Sea level is not the same everywhere
By Adnan Tazvir
Meanwhile, the ice of the Himalayan peaks and the ice of the North and South Poles have begun to melt. Scientists fear that the sea level due to this icy water will rise (sea level).
According to the Intergovernmental Panel on Climate Change (IPCC), if the sea level rises by just 45 centimeters by 2050, 10 to 15 percent of Bangladesh’s coastal land will go under the sea. The coastal areas of other countries of the world will also be more or less affected.
The question is, what exactly does sea level mean? Is this altitude the same for the sea all the time? If it is the same then why climate change will have different effects in different countries?
The sea level should be the same everywhere, but it is not the same. All the oceans of the world are connected. Therefore, it is normal for the surface of the seawater to be the same everywhere.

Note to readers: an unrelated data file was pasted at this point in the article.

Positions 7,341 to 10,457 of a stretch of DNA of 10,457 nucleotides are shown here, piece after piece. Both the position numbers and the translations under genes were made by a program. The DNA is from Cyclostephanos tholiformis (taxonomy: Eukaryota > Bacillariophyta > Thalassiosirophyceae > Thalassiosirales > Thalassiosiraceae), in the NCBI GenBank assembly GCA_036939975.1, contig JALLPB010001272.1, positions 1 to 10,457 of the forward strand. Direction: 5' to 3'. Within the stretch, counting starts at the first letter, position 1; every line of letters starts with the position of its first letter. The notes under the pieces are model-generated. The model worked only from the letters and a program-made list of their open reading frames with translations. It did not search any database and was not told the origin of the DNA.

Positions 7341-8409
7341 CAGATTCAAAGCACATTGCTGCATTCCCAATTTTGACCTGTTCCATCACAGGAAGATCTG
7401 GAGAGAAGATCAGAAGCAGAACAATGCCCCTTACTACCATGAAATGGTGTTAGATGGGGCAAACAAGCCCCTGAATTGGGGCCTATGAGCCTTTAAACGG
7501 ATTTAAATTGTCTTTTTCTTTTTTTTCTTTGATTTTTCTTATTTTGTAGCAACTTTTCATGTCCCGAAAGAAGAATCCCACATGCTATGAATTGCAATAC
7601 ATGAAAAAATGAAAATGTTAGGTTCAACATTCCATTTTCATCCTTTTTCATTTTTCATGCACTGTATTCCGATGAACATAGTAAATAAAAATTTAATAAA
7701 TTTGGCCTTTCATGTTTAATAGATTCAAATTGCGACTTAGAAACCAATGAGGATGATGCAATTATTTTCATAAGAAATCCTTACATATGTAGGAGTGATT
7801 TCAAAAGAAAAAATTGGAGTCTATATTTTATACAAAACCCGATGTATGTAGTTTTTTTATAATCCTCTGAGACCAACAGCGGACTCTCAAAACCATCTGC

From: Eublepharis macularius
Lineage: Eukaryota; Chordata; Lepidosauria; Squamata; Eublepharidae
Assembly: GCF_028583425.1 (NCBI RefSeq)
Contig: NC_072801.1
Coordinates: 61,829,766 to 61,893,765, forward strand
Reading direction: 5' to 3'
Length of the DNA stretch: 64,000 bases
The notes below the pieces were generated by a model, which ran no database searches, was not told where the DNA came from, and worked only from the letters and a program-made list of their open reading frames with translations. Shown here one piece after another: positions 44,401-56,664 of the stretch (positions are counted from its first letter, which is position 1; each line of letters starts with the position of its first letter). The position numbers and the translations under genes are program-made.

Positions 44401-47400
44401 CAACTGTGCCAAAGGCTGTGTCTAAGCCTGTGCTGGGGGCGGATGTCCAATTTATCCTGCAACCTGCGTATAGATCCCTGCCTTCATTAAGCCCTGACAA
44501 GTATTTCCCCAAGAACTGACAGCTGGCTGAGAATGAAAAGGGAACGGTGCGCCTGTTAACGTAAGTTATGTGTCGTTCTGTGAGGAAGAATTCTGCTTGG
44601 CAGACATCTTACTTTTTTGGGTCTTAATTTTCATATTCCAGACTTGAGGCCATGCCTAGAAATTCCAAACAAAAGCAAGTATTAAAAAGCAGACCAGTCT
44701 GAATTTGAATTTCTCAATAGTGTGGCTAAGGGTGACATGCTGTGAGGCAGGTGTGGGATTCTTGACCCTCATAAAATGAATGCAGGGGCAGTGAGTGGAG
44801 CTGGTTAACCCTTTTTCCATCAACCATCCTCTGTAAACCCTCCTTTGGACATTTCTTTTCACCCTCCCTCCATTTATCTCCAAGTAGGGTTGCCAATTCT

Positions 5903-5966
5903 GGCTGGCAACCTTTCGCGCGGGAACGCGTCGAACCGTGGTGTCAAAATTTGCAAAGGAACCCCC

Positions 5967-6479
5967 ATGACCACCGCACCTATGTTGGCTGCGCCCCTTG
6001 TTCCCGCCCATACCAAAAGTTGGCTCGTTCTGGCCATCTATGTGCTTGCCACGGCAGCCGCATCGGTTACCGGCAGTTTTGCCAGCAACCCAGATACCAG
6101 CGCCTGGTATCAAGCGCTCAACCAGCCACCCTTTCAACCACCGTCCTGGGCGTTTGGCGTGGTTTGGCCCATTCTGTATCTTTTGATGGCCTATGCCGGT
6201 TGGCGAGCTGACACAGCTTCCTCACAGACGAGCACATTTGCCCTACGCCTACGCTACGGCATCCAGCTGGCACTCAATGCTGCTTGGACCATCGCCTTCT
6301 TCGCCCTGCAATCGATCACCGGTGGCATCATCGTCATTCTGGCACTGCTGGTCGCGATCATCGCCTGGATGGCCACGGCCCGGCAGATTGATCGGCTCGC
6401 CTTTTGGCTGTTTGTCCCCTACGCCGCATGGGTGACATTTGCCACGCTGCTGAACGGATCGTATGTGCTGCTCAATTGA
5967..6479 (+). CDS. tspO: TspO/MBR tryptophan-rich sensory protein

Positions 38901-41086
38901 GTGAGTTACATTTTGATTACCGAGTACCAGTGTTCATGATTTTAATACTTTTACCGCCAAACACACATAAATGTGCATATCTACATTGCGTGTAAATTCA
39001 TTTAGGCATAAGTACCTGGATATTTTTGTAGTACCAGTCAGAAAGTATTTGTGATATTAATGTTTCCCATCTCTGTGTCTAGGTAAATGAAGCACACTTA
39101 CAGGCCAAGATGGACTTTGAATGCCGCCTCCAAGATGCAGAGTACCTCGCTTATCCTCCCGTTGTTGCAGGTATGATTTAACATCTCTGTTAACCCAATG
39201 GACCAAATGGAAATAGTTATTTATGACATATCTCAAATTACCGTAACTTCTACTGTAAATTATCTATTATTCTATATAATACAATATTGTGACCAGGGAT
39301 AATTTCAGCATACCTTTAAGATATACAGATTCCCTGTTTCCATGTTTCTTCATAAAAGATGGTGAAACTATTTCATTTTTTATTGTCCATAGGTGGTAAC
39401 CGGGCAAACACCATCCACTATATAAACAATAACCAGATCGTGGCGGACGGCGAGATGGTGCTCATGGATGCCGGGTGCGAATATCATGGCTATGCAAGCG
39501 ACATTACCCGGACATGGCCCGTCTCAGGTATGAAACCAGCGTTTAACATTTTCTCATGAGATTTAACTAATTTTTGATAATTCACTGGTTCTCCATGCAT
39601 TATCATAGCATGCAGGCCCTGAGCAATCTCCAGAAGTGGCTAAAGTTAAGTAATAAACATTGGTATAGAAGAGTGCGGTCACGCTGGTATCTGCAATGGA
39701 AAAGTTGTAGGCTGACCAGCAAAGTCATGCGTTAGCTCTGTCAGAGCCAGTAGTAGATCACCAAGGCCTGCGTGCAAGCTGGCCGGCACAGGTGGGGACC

However, some other elements are the causes active here. For example, the larger the ocean, the greater the gravitational pull of the moon. As a result, the size of the waves will be larger at high tide. Again, the deeper the sea, the more its water will go down due to the gravitational pull of the earth.
As a result, the sea level will be much lower. The type of weather also affects the sea level. If the air pressure over an ocean decreases, the surface water may swell slightly. Again, the westerly winds can push the seawater higher and carry it eastwards.
Due to such reasons, the altitude of different oceans of the world is not the same; it is more or less the same. Nevertheless, when it is said that global warming will increase sea level, it means the average altitude of the sea.
The average altitude of 19 years is considered to be the height of the sea level in different parts of the world with different measurements of tides and other factors. When we say that the pressure of the atmosphere at sea level is 760 millimeters of mercury, then that average height of sea level is meant.